Although I will admit that the film has some minor faults, this 1997 feature came through like a breath of fresh air that, for a moment, refreshed the romantic comedy genre. Julia Roberts, in one of her few roles that doesn't have her being a 100% version of "America's Sweetheart", plays Julianne Potter, neurotic New York food critic. In the film's opening scene, she's found out that her old pal Michael O'Neal (Dermot Mulroney) wants to get back in touch. When she actually gives him a call back, he tells her that he's about to get married and he needs his best friend to hold his hand through the proceedings.
Julianne finds out the bride-to-be is the picture of perfection, Kimmy Wallace (Cameron Diaz). Julianne vows to break up the wedding and is only fueled by her competition. The question remains though, whether Julianne is actually in love or just wants to win the fight. Julianne attempts everything she can think of to break up the two - even, in one of the movie's classic scenes - making Kimmy sing Karaoke when she knows that the young lady couldn't sing if she tried. Nothing works though, and many of the scenes end with Julianne looking both defeated and amazed that her plans have been foiled.
When none of this works, Julianne brings in her gay editor from New York, played to perfection by Rupert Everett, to play her fiancee to make Michael jealous. George (Everett) is a perfect counterpart for Roberts' character, at first embarassed to be dragged into her plans, but eventually seeing ways that he can get her back without ruining her scheme. In the end though, he's her voice of reason when she finds herself having to accept that Michael may never be hers again.
Everett's performance should have gained awards notice. His joy in humiliating Roberts's character is priceless, especially after she tells him to "underplay" and he does exactly the opposite. Roberts and Diaz are also wonderful, with Diaz especially strong playing a kind-hearted girl who is more than she lets on. In fact, the only element that's unsuccessful is Mulroney's character. He's such a one-dimensional character that he becomes the least interesting part of the movie - he doesn't handle the comedy particularly well and looks lost.
All of this is helped immensely by a sharp, clever and intelligent screenplay from Ron Bass and superb direction by PJ Hogan. Actors with a fine understanding of comedic timing, the lines come quickly and with snap and energy. It's not a perfect picture, but it's edgy, funny and entertaining, with great performances.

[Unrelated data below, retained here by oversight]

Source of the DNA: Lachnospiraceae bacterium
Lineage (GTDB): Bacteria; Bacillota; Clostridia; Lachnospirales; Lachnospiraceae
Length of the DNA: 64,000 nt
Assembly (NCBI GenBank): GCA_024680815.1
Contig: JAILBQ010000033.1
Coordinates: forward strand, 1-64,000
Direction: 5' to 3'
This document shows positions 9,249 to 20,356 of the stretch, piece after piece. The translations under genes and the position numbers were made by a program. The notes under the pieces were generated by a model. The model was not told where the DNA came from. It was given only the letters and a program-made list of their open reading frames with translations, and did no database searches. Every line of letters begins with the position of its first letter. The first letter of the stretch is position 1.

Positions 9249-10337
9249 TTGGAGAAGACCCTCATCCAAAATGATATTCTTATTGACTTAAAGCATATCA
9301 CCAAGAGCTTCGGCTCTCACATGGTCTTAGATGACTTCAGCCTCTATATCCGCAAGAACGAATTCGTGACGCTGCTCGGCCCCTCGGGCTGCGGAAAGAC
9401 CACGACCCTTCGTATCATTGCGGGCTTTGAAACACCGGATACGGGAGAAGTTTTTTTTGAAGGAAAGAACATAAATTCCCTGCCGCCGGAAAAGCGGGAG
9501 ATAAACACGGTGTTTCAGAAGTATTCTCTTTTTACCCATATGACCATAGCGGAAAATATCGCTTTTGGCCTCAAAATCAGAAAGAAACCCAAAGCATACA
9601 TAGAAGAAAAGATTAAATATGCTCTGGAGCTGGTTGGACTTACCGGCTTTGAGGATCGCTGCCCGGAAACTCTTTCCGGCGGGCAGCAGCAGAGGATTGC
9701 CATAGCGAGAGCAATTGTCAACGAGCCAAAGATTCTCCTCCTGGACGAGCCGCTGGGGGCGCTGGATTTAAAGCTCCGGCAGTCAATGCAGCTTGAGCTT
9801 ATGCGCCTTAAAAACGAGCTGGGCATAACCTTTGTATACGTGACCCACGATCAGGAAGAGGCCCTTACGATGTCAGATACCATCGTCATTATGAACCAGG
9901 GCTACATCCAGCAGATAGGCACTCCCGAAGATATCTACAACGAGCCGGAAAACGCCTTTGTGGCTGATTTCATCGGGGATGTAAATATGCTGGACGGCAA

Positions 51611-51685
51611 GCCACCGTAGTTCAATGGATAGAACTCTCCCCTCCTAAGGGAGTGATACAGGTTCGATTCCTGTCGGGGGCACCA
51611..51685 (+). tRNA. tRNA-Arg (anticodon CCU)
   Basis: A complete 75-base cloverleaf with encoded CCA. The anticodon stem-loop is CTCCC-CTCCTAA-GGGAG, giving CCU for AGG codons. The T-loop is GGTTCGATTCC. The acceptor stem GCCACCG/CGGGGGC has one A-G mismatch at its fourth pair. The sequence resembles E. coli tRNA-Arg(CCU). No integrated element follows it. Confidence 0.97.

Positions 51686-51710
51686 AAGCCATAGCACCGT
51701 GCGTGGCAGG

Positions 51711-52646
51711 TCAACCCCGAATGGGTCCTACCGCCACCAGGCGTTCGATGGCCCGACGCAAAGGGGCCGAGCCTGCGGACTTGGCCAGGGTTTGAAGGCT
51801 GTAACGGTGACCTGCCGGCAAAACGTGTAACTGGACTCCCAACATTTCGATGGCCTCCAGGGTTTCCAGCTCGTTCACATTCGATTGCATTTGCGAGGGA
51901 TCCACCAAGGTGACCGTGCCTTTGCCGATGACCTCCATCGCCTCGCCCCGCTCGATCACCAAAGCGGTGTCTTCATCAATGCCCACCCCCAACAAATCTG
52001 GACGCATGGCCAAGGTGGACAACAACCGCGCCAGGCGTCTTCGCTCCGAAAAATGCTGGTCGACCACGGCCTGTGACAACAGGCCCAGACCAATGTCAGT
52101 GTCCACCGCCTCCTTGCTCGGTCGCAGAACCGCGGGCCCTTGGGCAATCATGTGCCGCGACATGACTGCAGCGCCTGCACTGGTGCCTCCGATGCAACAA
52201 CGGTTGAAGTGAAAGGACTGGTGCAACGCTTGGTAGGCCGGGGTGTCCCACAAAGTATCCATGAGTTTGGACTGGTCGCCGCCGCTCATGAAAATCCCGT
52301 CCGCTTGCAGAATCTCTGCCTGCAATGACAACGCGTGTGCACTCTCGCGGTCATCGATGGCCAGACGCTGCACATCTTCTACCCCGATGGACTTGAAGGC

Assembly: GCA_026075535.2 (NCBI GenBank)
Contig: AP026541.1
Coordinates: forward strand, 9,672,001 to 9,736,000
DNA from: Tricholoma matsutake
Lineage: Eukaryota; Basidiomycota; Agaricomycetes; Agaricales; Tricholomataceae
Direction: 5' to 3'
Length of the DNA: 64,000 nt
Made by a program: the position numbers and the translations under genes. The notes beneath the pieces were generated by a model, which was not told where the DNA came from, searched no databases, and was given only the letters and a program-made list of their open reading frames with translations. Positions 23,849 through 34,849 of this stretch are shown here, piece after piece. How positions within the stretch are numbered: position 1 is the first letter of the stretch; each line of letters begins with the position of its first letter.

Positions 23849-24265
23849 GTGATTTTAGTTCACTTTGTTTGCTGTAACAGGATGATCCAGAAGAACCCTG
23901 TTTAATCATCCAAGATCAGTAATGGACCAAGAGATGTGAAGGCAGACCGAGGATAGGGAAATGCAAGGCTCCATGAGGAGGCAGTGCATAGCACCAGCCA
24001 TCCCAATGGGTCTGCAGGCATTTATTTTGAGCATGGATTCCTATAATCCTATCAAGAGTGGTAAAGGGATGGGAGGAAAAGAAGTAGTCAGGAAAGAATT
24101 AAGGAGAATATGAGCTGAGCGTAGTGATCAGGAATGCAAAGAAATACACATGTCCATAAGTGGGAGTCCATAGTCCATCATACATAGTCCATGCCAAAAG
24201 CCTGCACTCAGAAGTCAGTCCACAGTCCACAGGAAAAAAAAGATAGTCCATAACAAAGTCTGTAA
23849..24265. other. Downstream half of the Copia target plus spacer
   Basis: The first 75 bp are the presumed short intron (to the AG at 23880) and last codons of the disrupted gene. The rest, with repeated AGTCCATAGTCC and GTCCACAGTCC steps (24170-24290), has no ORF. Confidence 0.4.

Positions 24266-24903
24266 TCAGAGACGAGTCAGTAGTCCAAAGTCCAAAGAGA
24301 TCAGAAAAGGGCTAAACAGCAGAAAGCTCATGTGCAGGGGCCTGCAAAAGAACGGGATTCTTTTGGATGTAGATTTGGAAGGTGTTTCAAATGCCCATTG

VIDEO: "My Best Friend's Wedding" is presented in 2.35:1 anamorphic widescreen. The waste of space that was the pan & scan transfer included on the original edition has thankfully been dropped. I've had the displeasure to watch many films in the pan and scan format while browsing through the cable movie channels, but there have been thousands of films which were horrendously cropped and panned for pan & scan - "My Best Friend's Wedding" is definitely one of them. The gorgeously composed widescreen images by famous cinematographer László Kovács were cropped and unnatural pans weakly attempted to fit all the information in - it was simply unwatchable. This 2.35:1 anamorphic widescreen presentation will not go down as one of the best quality-wise that the studio has ever produced, but it's a pleasure simply to be able to take in the entire images as intended by the cinematographer and director. Although that was a long rant, the importance of watching the film in the original aspect ratio rather than a nauseating pan & scan edition is definitely something that needs to be discussed.
Anyways, I was talking about the quality previously. Tristar has included the same 2.35:1 anamorphic widescreen edition that was previously included in the original edition. Sharpness and detail are generally quite solid, with only a few scenes here and there that are intentionally filmed with a rather soft feel. A couple of minor instances of edge enhancement are visible, but don't really take away from the viewing experience. I didn't see any pixelation and print flaws are kept to only a few minor speckles.